Dollar Tree cuts profit target on slowing demand, higher costs; shares slump

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A person exits a Dollar Tree store in Washington
A person exits a Dollar Tree store in Washington, U.S., June 1, 2021. REUTERS/Erin Scott

May 25 (Reuters) - Dollar Tree Inc (DLTR.O) on Thursday trimmed its full-year profit forecast after missing quarterly profit estimates, hurt by slowing demand for discretionary items and elevated cost pressures, sending shares of the retailer down more than 14%.

With stubborn inflation, the company is experiencing a fall in demand for higher-margin discretionary goods compared to perishables like snacks and cookies, that has dented margins at a time when costs have been elevated.

"We expect the elevated shrink (inventory loss) and unfavorable sales mix to persist through the balance of the year," CEO Rick Dreiling said in a statement.

Chesapeake, Virginia-based Dollar Tree said it now expects fiscal 2023 earnings of $5.73 to $6.13 per share, compared with its prior outlook of between $6.30 and $6.80 per share.

"We were very surprised by the cut. We are not sure why shrink wasn't known when guidance was provided last quarter," said Wells Fargo analyst Edward Kelly.

Last week, big-box retailer Target Corp (TGT.N) also warned that theft and organized retail crime could reduce this year's profitability by more than $500 million.

Dollar Tree's gross margins declined 340 basis points to 30.5% in the quarter ended April 29, compared to a year ago. This contrasts comments from some retailers which have been optimistic towards their gross margin recovery.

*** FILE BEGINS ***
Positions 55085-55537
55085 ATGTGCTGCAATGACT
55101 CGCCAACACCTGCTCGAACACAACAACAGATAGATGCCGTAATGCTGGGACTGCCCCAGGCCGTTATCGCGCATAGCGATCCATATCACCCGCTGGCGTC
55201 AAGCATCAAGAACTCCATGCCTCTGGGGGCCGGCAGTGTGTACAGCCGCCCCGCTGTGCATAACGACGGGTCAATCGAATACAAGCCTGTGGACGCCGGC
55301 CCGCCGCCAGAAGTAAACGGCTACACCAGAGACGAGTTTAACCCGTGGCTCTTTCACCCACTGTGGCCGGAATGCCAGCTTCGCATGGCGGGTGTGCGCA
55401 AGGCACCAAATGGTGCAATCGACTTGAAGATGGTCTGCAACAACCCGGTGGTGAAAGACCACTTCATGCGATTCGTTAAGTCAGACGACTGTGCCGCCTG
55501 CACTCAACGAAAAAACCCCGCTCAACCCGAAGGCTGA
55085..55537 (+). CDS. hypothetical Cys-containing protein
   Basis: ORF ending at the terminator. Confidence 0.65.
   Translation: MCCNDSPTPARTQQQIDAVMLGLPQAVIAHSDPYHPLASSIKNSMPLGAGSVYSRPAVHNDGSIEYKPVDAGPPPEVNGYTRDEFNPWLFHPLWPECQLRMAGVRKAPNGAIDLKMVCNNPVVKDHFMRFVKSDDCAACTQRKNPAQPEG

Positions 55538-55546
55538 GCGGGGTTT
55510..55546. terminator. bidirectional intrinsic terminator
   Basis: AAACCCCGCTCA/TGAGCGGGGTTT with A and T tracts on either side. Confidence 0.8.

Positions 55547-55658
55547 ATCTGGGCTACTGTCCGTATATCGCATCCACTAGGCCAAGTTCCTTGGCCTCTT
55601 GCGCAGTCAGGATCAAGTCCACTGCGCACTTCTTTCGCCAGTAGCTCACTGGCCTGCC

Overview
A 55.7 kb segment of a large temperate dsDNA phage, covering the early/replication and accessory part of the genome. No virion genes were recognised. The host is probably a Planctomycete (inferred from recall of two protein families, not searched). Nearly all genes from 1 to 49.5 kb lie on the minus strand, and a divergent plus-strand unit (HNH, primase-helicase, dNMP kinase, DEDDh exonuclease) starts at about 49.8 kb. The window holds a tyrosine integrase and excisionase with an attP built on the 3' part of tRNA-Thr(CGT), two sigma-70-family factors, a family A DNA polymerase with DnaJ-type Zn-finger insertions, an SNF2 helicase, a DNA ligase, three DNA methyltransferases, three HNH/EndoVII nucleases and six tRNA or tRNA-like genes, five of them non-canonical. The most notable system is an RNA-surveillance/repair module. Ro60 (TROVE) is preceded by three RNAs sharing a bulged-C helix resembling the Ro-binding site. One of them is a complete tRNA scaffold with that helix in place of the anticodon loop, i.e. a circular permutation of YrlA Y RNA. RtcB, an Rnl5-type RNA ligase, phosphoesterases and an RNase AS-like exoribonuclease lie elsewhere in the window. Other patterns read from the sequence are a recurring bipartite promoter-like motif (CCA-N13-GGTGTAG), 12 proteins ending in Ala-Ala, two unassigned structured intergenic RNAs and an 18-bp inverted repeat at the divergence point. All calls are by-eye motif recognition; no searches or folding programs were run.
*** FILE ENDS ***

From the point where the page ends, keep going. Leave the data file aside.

Still Dreiling said the company expects consumer shopping behavior to normalize over time and margin profile to rebound.

The company tightened 2023 net sales forecast to between $30.0 billion and $30.5 billion, compared to a $29.9 billion to $30.5 billion range estimated previously.

"We are disappointed by another mixed earnings report and the fourth consecutive lowered guidance," Telsey Advisory Group analyst Joseph Feldman said.

Excluding items, Dollar Tree earned $1.47 per share in the first quarter, below estimate of $1.52.

Reporting by Aatrayee Chatterjee and Granth Vanaik in Bengaluru; Editing by Maju Samuel

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Granth reports on the North American Consumer and Retail sector, covering a broad range of companies from consumer packaged goods and restaurants to department stores and apparel retailers. Granth's work on the website usually appears on the Retail & Consumer page of Reuters Business section. He holds a post-graduate degree in international relations and area studies and has previously worked as a research analyst.